An American Solidarity to Save the Internet


It seems that America, the land of the free, has been at conflict with itself considering what freedom exactly entails. This Thursday, the nation’s Federal Communications Commission (FCC) voted to repeal net neutrality rules. This potentially means that Americans may have to start paying to access certain sites and social media platforms- which naturally sparked an uproar of objection.

Essentially, net neutrality is the principle that all Internet users have the right to equal access to online content. Back in 2015, such regulations were passed by the FCC under the Obama administration. Now, two years later and in a time where the Internet is more prominent than ever, a now-Republican FCC has decided to dismantle the policy.

What impact could this have on American Internet users? The most important thing to know about net neutrality is that it prohibits internet providers from blocking certain websites, or charging users for certain services. The absence of this policy would mean that these providers could start blocking certain websites in order to promote others, or charging users fees to access websites, content, or applications. Advocates fighting for net neutrality have drawn attention to Portugal’s status quo- the nation has no net neutrality, and Internet users are forced to purchase Internet “packages” which offer bundle deals of online services in return of paying certain prices. The screenshot below has been shared by millions on the Internet:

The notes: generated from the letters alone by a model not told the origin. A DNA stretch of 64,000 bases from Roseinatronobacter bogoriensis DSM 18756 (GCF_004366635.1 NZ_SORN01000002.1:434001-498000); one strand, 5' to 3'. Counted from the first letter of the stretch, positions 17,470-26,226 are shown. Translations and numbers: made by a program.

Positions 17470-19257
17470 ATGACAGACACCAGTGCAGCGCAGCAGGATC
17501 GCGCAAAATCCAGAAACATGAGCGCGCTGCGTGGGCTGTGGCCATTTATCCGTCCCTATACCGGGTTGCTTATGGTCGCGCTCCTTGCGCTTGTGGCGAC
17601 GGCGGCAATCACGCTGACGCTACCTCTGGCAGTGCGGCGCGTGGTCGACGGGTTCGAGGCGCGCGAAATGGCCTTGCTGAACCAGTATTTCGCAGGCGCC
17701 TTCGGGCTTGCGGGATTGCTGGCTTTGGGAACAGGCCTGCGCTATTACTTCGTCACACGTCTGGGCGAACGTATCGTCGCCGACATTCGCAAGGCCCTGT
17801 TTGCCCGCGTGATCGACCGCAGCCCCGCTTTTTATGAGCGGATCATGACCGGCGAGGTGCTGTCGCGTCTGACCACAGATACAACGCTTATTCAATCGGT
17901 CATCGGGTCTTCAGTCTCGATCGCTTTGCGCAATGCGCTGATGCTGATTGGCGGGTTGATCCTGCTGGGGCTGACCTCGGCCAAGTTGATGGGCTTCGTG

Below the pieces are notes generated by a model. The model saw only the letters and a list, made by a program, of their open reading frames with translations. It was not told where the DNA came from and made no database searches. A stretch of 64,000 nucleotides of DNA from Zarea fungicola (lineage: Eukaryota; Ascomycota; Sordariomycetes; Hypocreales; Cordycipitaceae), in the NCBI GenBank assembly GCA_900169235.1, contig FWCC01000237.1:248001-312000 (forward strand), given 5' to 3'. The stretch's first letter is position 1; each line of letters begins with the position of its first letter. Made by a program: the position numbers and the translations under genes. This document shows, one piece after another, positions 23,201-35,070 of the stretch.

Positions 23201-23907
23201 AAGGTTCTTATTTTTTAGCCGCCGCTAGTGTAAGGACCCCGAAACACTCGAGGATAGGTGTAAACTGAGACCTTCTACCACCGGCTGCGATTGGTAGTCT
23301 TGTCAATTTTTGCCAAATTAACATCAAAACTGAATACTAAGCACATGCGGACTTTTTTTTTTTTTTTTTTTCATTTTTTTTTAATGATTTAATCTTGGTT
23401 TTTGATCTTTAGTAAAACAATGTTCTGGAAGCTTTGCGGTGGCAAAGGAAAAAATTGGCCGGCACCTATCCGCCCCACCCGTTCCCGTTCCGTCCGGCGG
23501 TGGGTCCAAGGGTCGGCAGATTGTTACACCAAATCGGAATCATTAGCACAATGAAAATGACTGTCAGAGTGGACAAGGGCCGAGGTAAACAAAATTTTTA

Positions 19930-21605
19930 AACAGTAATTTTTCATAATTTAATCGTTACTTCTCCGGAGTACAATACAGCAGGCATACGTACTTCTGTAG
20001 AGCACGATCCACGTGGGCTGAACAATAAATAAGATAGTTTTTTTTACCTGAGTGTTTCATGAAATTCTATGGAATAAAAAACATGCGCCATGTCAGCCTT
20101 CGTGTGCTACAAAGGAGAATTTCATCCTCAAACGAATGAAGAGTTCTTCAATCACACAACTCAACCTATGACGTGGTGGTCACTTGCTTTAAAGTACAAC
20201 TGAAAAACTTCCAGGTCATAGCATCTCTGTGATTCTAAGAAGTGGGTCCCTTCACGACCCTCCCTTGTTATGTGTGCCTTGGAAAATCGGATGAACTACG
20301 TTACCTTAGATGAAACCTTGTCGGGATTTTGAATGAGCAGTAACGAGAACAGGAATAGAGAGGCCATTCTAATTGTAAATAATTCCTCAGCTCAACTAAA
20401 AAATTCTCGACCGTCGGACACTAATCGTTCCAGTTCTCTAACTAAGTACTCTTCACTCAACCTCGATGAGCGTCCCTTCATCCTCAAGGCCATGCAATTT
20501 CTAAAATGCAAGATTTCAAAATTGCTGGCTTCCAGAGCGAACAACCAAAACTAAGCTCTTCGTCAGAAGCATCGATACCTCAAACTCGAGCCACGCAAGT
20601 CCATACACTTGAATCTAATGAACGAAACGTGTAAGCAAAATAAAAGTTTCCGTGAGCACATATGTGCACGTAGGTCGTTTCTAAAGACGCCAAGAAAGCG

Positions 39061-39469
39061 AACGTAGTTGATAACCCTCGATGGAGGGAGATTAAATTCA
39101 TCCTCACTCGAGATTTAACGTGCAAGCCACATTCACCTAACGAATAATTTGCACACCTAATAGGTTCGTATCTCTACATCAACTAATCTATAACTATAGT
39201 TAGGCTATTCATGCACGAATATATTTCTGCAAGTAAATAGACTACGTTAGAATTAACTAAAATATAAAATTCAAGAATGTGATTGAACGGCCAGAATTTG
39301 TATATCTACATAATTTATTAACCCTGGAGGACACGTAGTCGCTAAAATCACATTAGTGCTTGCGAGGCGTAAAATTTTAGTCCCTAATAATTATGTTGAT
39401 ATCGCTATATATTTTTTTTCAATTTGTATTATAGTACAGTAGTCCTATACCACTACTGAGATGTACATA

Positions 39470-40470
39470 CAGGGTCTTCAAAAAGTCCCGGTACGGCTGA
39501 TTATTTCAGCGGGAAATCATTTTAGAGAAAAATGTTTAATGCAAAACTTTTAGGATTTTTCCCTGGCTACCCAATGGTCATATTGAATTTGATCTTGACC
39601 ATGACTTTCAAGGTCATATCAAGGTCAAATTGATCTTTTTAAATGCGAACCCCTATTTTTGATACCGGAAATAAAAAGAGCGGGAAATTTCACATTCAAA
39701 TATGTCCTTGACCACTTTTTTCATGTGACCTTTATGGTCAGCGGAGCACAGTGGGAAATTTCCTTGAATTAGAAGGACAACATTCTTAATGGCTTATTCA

An abolition of net neutrality could also mean slower Internet speed. Providers could start controlling the speed of the Internet, ultimately charging more for faster speeds. Here’s the cherry on top of this deal for such providers: they have the power to charge certain companies for favored treatment. For example, internet service providers like AT&T could demand money from companies like Netflix in exchange for guaranteed speeds. If Netflix refused to pay, AT&T now has the freedom to make accessing the website awfully slow, or to block access to it completely.

A system of favoritism among Internet content companies and service providers could simply come down to dreadful experiences for Internet users. If providers start abusing their new rights to bolster certain sites by blocking competitors, online users may end up with very few options for their content.

Truth be told, discrimination and inequality are absurdly present enough on the streets and beyond our screens. The last thing we need is for the Internet, too, to become fluctuated by bigotry.

The good news is that social media platforms remain free for now- and users have been making the most out of it, promoting petitions and advocating hashtags such as #SaveNetNeutrality and #StopTheFCC, which were mentioned over 300,000 and 65,000 times respectively. Protestors of the repeal have provided users with copious amounts of ways to stop it before the new rules are entered in the federal register next year. Sites like and are rallying supporters to save net neutrality, and Americans have taken to directly texting Congress to file complaints.

As 2017 draws to an end, this national feud seems to demonstrate that holidays can be a stressful time.